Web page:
Prompt for Week #50 (Aug 8, 2020 – Aug 14, 2020): Gratitude
First off, I’m grateful that my internet issues this morning were indeed just a blip and are now resolved. 🙂 And now for my mini-tale response:
“Grateful? Sure I am. But still…”
This was inspired by a wise friend who told me years ago that when you’re making an apology or discussing something, as soon as you say the word “But,” you’re going in the opposite direction.
Just think how many long-winded arguments start out with…
“I do agree with you, but…”
The Ragtag Daily Prompt this morning was FRINGE
When I saw the prompt word this morning my mind immediately went to a snatch of song from back in childhood. I don’t remember anything of the words or music, just the line “the nice little surrey with the fringe on the top.”
Now, who wrote that song? What were the words? When was it popular? A thousand blessings on the unseen folk who have answered all the questions people put to Google!
The song was written by Richard Rodgers and comes from the musical play, “Oklahoma.” I see another song listed as well, one that was very popular in its day. I can hear again in memory the whole cheerful chorus:
“Oh what a beautiful morning, Oh what a beautiful day!
I’ve got a beautiful feeling, everything’s going my way.”
It’s easy to remember and to sing; the words are appealing and the music’s a great fit.
With some songs, the words are so-so and would get nowhere without their tune. As I read over the song, “The Surrey With the Fringe on the Top,” I can’t see anything especially “musical” or appealing about the words, so I conclude it’s one where the tune was the surrey and the words were the fringe. (Click HERE to read the lyric, if you wish.)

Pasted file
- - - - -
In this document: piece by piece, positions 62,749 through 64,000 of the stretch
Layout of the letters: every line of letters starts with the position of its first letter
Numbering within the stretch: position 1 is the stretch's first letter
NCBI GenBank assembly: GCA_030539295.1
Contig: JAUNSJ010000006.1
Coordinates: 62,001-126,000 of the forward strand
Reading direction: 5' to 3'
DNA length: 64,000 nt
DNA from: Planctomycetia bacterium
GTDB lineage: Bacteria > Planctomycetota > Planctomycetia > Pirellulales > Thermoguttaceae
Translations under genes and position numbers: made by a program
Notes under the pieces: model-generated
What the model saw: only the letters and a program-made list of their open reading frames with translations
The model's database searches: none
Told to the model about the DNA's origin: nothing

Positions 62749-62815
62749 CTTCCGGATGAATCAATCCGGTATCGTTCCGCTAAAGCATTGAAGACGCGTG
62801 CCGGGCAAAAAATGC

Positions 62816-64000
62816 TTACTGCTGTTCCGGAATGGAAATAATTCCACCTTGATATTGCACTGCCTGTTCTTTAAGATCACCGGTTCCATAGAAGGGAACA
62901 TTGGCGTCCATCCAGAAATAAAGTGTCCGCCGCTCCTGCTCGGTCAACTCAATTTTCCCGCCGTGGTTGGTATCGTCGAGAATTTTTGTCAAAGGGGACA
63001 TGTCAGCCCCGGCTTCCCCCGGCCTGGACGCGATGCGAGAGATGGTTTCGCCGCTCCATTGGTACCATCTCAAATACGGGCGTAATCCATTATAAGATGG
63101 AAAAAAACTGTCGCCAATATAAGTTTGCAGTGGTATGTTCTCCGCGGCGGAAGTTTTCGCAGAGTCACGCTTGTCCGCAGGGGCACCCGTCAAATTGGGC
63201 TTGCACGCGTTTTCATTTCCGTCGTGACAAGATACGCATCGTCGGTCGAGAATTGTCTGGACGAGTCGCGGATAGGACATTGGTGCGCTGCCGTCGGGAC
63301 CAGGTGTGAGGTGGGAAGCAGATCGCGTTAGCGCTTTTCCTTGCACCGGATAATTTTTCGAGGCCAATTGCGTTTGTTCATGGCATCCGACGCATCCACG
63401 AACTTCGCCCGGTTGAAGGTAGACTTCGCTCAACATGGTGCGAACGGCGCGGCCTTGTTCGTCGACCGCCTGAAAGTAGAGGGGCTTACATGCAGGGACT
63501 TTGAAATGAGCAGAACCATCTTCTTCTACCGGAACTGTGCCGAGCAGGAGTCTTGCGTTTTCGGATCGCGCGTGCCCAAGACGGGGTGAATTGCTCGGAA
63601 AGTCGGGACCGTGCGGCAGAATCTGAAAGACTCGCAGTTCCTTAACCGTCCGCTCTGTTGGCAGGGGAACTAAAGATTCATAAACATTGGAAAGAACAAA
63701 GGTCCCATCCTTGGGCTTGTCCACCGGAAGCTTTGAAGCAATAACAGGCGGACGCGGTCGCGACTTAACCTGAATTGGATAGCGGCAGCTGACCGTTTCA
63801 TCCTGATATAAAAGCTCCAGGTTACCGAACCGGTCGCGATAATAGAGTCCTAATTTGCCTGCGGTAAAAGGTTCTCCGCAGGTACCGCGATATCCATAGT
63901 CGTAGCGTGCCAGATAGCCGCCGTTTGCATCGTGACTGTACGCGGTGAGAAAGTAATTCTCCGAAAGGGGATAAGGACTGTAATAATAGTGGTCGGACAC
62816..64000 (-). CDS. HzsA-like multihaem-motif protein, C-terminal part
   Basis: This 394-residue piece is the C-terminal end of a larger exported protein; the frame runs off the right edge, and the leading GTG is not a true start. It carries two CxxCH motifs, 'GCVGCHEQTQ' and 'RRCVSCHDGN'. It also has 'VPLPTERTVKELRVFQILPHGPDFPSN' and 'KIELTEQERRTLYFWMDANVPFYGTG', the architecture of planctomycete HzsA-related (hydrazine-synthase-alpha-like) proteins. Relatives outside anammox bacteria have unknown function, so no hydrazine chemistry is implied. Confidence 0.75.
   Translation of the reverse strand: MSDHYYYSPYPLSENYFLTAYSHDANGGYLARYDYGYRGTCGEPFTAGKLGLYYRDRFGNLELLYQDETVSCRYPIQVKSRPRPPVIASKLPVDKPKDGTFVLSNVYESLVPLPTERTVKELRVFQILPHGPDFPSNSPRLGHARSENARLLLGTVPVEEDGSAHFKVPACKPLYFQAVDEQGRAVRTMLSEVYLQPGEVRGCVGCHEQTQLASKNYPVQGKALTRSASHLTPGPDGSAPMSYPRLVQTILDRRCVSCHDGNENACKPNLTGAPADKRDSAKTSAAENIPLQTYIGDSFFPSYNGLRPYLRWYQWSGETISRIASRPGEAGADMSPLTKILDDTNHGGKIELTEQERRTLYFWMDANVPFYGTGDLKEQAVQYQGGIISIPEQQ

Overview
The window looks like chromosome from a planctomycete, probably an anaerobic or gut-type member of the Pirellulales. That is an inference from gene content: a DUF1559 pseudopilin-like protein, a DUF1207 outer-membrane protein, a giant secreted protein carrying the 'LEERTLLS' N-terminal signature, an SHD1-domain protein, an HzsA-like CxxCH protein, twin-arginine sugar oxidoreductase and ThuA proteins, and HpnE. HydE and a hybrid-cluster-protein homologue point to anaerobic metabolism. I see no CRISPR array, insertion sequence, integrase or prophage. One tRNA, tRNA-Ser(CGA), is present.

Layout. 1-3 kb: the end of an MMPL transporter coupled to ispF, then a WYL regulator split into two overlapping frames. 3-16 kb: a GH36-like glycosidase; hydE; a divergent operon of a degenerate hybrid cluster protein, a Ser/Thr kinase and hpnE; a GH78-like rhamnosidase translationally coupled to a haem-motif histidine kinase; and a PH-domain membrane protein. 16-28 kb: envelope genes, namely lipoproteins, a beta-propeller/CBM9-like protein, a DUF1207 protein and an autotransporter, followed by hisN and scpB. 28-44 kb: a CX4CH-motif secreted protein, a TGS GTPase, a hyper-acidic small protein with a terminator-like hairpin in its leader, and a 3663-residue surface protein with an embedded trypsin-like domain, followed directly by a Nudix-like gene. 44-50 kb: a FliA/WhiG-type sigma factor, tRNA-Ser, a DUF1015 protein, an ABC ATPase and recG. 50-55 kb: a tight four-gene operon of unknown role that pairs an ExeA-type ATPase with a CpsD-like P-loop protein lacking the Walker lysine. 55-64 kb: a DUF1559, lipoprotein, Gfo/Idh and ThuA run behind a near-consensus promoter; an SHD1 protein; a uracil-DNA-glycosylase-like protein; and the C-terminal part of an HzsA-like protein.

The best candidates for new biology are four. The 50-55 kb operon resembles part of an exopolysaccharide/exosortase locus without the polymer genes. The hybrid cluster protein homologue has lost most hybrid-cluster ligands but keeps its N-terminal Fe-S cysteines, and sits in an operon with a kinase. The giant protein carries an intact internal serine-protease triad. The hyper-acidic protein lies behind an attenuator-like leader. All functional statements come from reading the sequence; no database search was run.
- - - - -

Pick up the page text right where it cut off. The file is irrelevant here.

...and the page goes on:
Many songs have great lyrics that touch our hearts. They’d easily stand alone as a poem – and a lot were poems, finally set to music. Our national anthems, songs of home and family, love and courage, longing for the old folks or the girl left behind. For example:
“Way Down Upon the Swanee River…”
“When you and I were young, Maggie…”
“By yon bonny banks and by yon bonny braes…”
I don’t know if there’s been a more prolific poet than the blind Christian writer, Fanny Crosby. She wrote more than 8000 verses, many of which ended up as gospel songs and have been paired with the perfect music – lively, or slow and thoughtful – for carrying the message.
“All the way my Savior leads me,
What have I to ask beside?
Can I doubt His tender mercy,
Who through life has been my guide?
Heavenly peace, divinest comfort,
Here by faith in Him to dwell!
For I know, whate’er befall me,
Jesus doeth all things well.”
by Edgar Guest
The little house is not too small
to shelter friends who come to call.
Though low the roof and small its space
it holds the Lord’s abounding grace
and every simple room may be
endowed with happy memory.
The little house, severely plain,
a wealth of beauty may contain.
Within it those who dwell may find
high faith which makes for peace of mind
and that sweet understanding which
can make the poorest cottage rich.
The little house can hold all things
from which the soul’s contentment springs.
It’s not too small for love to grow,
for all the joys that mortals know,
for mirth and song and that delight
which makes the humblest dwelling bright.
From the book, Collected Verse of Edgar A. Guest,
©1934 by the Reilly & Lee Co
Sad to say, there’s a lot of “wood, hay, and stubble,” doctrines, philosophies and theories floating around these days. Only truth will stand the tests of life.
Hello Readers and Fellow Bloggers,
I’d like to welcome all the new readers and followers of this blog, and say a big “THANK YOU” to everyone who’s taken the time to come visit and read my thoughts on various subjects. I appreciate you all!
I’m taking a break from blogging this month. However, I’ve posted lots of quotes, poems, articles and stories over the past eight years and I hope you’ll browse around and read some of them.
And here are a couple tidbits of wisdom for you to ponder today.